Keoka Lake is a 460-acre lake with a watershed that covers 5.7 square miles and drains into Long Lake and then Sebago Lake. Keoka has seven main year-round tributaries. During the spring melt, there are dozens of rivulets – often every few feet along the shore. But the year-round streams are the tributaries we generally recognize as important sources of flow. Some of these evaporate in dry weather, only to surge again when a summer thunder storm occurs. These streams are not only a quaint feature of the lake, but they also represent potential nutrient sources (read: lake pollution) which need to be monitored and managed.
The health of streams, rivers, and the organisms that live in them depends on a healthy aquatic habitat conditions. Humans, however, can disturb and degrade these conditions through land-use and water-use activities that are not done properly or carefully. Maine is no exception. While it has many beautiful miles of pristine or near-pristine waterways, a significant amount of its stream and river miles have been damaged and impacted by misuse, overuse, or mismanagement. In order to maintain or improve water quality and habitat conditions, these stream resources need to be assessed, managed, and protected. Nearby human activities must be done with care and according to the latest standards (sometimes referred to as “best management practices” or BMPs).
As part of KLA's efforts to improve the water quality in the lake, Kim Struck has embarked on a project of surveying the various streams that feed into Keoka Lake. Primarily looking for evidence of overbanking that can be mitigated to reduce erosion and sediment getting into the lake, she has also been picking up trash and meeting with property owners. KLA wants to collaborate on any mitigation issues. Anyone wishing to get involved should contact Kim Sruck.
KEOKA STREAMS & BROOKS
Gage Rice Stream
Stone’s Cove Stream
City Brook (also known as Mill Brook)
MAINE DEP STREAM SURVEY MANUAL
Learn more about stream surveys by reviewing the Stream Survey Manual. This guide is designed to help volunteer group leaders and, to some extent, the
volunteers themselves learn:
Some basic watershed concepts,
How to organize and carry out basic stream watershed surveys and stream corridor surveys, and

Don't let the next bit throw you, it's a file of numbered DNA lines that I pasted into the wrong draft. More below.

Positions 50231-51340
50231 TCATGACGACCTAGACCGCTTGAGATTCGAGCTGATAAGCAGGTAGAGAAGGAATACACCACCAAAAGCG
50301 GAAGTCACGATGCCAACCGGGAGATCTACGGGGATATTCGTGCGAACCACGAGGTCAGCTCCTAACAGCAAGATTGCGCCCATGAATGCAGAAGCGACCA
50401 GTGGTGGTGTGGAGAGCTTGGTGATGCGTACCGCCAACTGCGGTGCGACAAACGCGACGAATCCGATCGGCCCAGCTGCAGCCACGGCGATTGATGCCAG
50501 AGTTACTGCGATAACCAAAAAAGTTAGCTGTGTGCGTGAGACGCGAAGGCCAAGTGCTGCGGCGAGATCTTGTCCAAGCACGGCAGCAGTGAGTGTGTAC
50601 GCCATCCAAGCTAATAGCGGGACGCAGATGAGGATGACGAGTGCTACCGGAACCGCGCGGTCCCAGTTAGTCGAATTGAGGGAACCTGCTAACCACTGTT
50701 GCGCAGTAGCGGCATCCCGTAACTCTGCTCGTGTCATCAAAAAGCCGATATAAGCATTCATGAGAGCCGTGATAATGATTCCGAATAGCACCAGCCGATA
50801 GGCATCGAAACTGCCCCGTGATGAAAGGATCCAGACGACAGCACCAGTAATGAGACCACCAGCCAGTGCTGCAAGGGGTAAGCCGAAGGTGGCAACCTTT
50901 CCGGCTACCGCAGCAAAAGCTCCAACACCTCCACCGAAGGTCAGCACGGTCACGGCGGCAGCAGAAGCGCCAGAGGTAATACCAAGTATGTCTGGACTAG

How to use standardized methods so that the information collected in various watersheds and streams around the state can be readily compared.
2: Gage Rice Stream
This stream empties into the lake in Brown’s Cove, next to the public Gage Rice Beach. Sometimes, in a heavy spring rain, when culverts are still iced up, Route 37 floods where the stream crosses the road just to the north of the beach. The stream drains much of the southeastern side of Rice Hill.
4: Stone's Cove Stream
The stream, also known as Haskell Brook, drains the watershed between Keoka Lake and McWain Pond, including the large swampy area on the north of Passaconaway Road that Mayflower Road crosses. It winds through the woods on the Swonger property (KLA 46) and empties into Keoka at the north end of Stone’s Cove Beach (KLA 48). Indeed, it and Niemi Brook are responsible for the sands, deposited over centuries, which comprise Stone’s Cove Beach.
6: Sucker Brook
Sucker Brook (Mud Brook) is the second largest tributary on the Lake. It drains much of the western end of Mill Hill and the north side of Bear and Hawk Mountains. The brook runs about a mile from its origin in Bog Pond on the north side of Hawk Mountain. It crosses Mill Hill Road by the Keoka Beach Campground (KLA 78 & 79) entrance and runs alongside the campground road and into the lake at the east end of Keoka Beach. It is responsible, no doubt over centuries, for much of the sand on the Keoka Beach.
1: Kedar Brook
Kedar Brook is the largest Keoka tributary. It flows through Waterford Flat and under Route 37 at James Tyler Corner (NHRP 20). It empties into Keoka at the large delta next to the Wilson boathouse (KLA 7). In recent years, Kedar has had beaver activity in the section near the lake which has, on occasion, interrupted the flow and flooded cellars in the Flat. Kedar splits into two tributaries above the Stone Home and runs on both sides of Route 35 as the road climbs toward the Waterford Memorial School.
3: Johnson's Brook
The brook drains much of the southwest side of Rice Hill. We cross one of its tributaries when we drive up Brown Hill Road. It flows west under Route 37 and Johnson Road, emptying into Johnson’s Cove at a rather large delta, replete with cattails. In a heavy rainstorm, Johnson’s Brook flows much more swiftly than it did one hundred years ago, owing to several large commercial developments upstream.
5: Young's Brook
The brook drains much of the eastern end of Mill Hill, running through the eastern end of the Chadbourne compound (KLA 72) and emptying into a small cove on the southeast side of the lake which we call Lenassi Cove (KLA 69, 70 & 71), after Dick Lenassi, one of KLA’s early supporters. Lenassi Cove is very shallow and sandy, owing to centuries of sand brought down by Young’s Brook, named after Moses Young who once owned the area.
7: City Brook
City Brook is the only outlet of Keoka Lake. It is located on the south side of the lake at the far western end of the campground. Water flows out of Keoka and into City Brook through the dam gate and the three-foot-wide sluiceway. The dam gate and sluiceway require constant vigilance on the part of KLA, as they are prone to jamming with driftwood, fallen limbs, and yes, even an occasional stray boat. Next to the sluiceway, there is also a fourteen foot spillway, built at a higher level, that acts as a fail-safe when the lake is very full, preventing the lake from flooding shorefront properties. When both the sluiceway and the spillway are running strong, City Brook runs swiftly through the ruins of the South Waterford mills (“The City”) where it joins with Mutiny Brook and flows into Bear Pond.